In foreign exchange, the largest detractor was our equity risk mitigation model, which was positioned predominantly for “risk off” trades, and thus in stark contrast to April, when this strategy helped us. The sharp reversal of the euro during the second half of the month proved to be the most painful FX move for us in May. But we also made significant losses trading the British pound and the yen. On the other hand, some of our long commodity-currency trades benefitted us – with the Canadian dollar, Brazilian real and Mexican peso the best performers.
Changes in positioning & Outlook
With equity markets having rallied somewhat towards the end of May, our strategies have changed their underlying assessment of prospects: our net exposure to equities went from short to long and then finally ended the month close to flat. In fixed income, our models are running a small short. We remain long the US dollar.
We continue to recognise that there remains huge uncertainty, not only as regards how the Ukraine war will play out, but in terms of how the US economy will respond to the policy tightening that is being deployed. Equities are unlikely to bottom until investors become more confident that the Fed can execute a “soft landing” – i.e. until it is felt that the Fed can pause tightening while having avoided a recession.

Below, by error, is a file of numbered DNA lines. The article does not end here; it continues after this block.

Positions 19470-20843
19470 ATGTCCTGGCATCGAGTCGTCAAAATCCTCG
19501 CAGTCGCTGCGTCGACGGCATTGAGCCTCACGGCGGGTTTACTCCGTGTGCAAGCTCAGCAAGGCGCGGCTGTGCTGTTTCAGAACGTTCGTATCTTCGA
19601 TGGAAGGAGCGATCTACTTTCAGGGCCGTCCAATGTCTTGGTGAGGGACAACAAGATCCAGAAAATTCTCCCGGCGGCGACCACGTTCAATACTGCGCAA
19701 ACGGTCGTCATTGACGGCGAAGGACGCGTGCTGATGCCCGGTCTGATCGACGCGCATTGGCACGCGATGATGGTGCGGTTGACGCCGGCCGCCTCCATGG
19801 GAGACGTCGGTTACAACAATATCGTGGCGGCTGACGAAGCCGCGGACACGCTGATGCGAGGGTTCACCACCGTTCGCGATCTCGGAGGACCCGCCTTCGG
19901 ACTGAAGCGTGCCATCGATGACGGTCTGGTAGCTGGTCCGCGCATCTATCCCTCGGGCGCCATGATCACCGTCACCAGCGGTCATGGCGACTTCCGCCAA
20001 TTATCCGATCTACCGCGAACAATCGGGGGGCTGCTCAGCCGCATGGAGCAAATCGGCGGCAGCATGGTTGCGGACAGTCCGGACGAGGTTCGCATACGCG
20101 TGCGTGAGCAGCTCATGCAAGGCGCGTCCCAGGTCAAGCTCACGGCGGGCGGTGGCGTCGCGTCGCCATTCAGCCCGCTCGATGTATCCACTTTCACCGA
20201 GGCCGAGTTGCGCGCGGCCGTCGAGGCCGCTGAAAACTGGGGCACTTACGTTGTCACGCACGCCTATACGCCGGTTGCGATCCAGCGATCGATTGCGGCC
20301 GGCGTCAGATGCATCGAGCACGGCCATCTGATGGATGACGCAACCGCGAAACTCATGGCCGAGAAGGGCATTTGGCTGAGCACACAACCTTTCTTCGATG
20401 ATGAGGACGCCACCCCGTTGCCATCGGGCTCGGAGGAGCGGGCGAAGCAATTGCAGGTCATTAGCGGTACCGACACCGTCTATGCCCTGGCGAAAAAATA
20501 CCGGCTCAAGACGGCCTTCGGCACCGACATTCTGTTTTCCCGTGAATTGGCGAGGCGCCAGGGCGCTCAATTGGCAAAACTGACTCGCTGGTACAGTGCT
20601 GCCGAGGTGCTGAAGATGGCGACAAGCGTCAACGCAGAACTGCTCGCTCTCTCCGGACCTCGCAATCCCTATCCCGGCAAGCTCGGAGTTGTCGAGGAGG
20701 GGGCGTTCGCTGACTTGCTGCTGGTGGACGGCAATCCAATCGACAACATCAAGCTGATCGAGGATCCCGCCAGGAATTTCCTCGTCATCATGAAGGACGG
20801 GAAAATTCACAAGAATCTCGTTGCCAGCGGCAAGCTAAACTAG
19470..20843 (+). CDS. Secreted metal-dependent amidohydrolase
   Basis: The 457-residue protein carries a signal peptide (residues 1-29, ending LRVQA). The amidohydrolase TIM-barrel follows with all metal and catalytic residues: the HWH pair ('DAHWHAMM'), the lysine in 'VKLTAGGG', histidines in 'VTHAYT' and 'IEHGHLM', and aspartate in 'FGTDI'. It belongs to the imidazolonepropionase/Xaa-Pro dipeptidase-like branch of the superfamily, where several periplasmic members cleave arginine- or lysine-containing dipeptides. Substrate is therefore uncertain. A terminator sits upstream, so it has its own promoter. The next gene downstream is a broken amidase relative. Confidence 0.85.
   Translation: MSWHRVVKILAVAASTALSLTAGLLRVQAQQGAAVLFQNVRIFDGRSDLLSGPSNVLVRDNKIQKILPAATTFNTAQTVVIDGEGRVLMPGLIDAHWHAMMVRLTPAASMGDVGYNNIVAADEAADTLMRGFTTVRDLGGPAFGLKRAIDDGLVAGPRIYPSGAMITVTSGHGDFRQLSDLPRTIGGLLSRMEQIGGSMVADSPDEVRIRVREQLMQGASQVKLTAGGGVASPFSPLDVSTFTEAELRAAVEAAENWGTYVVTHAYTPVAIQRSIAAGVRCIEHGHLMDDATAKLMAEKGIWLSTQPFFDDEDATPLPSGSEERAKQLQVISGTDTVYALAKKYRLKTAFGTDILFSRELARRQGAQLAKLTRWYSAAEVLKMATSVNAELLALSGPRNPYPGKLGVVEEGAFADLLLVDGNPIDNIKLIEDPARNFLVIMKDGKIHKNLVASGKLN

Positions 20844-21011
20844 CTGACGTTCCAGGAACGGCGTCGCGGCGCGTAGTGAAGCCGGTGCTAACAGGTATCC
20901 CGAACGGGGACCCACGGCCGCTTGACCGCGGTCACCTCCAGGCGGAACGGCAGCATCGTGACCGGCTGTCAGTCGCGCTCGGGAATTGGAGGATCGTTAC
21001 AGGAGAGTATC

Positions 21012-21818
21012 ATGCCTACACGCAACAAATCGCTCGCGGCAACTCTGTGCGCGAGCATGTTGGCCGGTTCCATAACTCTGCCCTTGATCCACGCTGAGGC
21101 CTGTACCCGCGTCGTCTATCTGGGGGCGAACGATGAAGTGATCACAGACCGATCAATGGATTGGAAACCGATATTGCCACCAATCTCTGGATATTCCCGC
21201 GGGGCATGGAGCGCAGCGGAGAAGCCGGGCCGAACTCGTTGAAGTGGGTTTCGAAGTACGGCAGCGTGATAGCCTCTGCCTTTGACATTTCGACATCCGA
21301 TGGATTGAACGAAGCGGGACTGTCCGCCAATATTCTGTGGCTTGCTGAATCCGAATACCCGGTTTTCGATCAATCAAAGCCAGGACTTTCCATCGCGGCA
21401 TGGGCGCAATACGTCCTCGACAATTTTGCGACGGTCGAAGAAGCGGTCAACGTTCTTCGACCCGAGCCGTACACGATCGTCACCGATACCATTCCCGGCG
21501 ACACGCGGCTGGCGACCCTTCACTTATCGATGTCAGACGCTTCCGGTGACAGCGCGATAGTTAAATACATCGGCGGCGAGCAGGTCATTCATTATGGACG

We continue to suspect that the “soft landing” probability is lower than the consensus forecast suggests, in which case a recession materialises – either because additional tightening than is priced in has to be delivered, or because the economy weakens by more than is currently expected in response to the tightening already priced in. Obviously, the timing of a possible recession will have different implications for the time path of asset prices. Moreover, bear market rallies are a fact of life and need to be navigated too.
Accordingly, our models will need to be highly responsive to forthcoming news.
1 Source: PGIM Wadhwani. The returns presented are net of highest institutional fees. Please see pages 4 -6 for additional performance details.